Whereas in the previous cases it was possible to notice an evident absence of behavioural consciousness in the policy-makers, America also provides a virtuous example of application of behavioural insights. In fact, with Barack Obama something began to change: he was one of the first American presidents who made explicit use of behavioural insights to his advantage. Recruiting an actual team of behavioural scientists to sustain and guide his political campaigns, he eventually managed to beat his Republican opponents both in 2008 and 2012.
So, what did this behavioural insights team find and how did it help Obama win?
The strategy of behavioural scientists David Nickerson and Todd Rogers – from University of Notre Dame and Harvard Kennedy School respectively – was to focus on monitoring what can be called people’s “behavioural journey” towards the vote. They studied which cognitive biases can arise when people have to face a future vote. What they found is that people don’t only struggle to make a decision about who to vote for, but they often also fail to plan how to vote, finding themselves trapped in procrastination, laziness, and confusion about where to go and what exactly to do on the crucial day.
Therefore, to understand how to nudge people to actually go out and cast that vote, the two scientists conducted a randomized control trial on 278.000 eligible voters of Pennsylvania during 2008’s elections, dividing the subjects into three groups: one control, one receiving the standard phone call reciting the protocol “get out the vote” message, and a third experimental group that, after the standard message, was also asked practical questions about what time they were going to vote, where they were coming from, and what they would be doing before voting. The results showed an increase in the turnouts of about 9% from people in the third group, showing that when people are nudged to make up a specific plan, it is then easier for them to stick with it. A simple but effective application of this principle therefore consists in giving practical information about the modalities of vote as much as possible.
Moreover, another interesting study was led during the same period by social psychologist Christopher J. Bryan and his colleagues from Stanford University. Before the same 2008’s elections, they sent out an online survey divided into two target groups: one asking people whether or not they thought it was important for them “to vote”, the other one asking whether it was important for them to “be a voter”. Not only they received answers to the survey from 87% of the people in the second group versus the 55% of the first, but they also found – in a follow-up study – that 96% of the people in the second group actually voted, against 82% of people from the first group. What this study clearly shows goes beyond a simple framing effect (the cognitive bias that makes us perceive the same thing differently based on how it is framed or formulated), pointing to the interesting conclusion that people respond better to a call to action when they are appealed and motivated by the idea that they are shown about themselves doing that action, rather than by the idea of the action per se: a phenomenon called personal-identity phrasing. Again, this useful insight was used during Obama’s campaign by addressing the potential voters in a way to remark their identity as a voter, powerfully triggering the need to reaffirm that identity once more.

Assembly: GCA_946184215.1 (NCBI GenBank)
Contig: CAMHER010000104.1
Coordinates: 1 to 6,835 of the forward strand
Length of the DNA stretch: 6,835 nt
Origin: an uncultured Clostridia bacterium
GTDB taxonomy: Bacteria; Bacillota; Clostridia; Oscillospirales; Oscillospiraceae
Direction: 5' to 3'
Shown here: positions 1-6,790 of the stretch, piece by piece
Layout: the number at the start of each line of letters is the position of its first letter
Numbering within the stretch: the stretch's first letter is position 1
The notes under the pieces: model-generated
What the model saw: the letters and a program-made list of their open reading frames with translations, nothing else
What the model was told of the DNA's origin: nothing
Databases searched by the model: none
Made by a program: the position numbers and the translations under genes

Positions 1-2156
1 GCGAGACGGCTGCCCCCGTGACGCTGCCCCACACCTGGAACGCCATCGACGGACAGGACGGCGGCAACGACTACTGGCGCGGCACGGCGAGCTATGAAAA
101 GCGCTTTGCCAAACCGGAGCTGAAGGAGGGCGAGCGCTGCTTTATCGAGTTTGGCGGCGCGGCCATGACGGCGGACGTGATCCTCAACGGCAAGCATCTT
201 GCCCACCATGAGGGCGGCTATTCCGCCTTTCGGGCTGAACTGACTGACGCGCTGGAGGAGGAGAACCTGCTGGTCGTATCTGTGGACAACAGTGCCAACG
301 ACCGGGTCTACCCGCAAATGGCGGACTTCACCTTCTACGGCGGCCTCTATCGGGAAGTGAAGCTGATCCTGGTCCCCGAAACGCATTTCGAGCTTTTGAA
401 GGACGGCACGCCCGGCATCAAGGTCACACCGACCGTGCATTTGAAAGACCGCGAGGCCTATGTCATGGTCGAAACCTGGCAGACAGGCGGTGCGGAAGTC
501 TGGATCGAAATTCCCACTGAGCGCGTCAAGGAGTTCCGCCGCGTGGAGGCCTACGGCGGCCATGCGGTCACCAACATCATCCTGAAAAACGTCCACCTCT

In conclusion, the presented examples showed how behavioural insights (and sometimes their absence) can have massive impacts in the context of political elections: a context where the ability to drive the behaviour of considerable numbers of citizens is of crucial importance. Therefore, it is important to recognize how this power can be exploited for political purposes and that it might affect political results in desired or unexpected ways.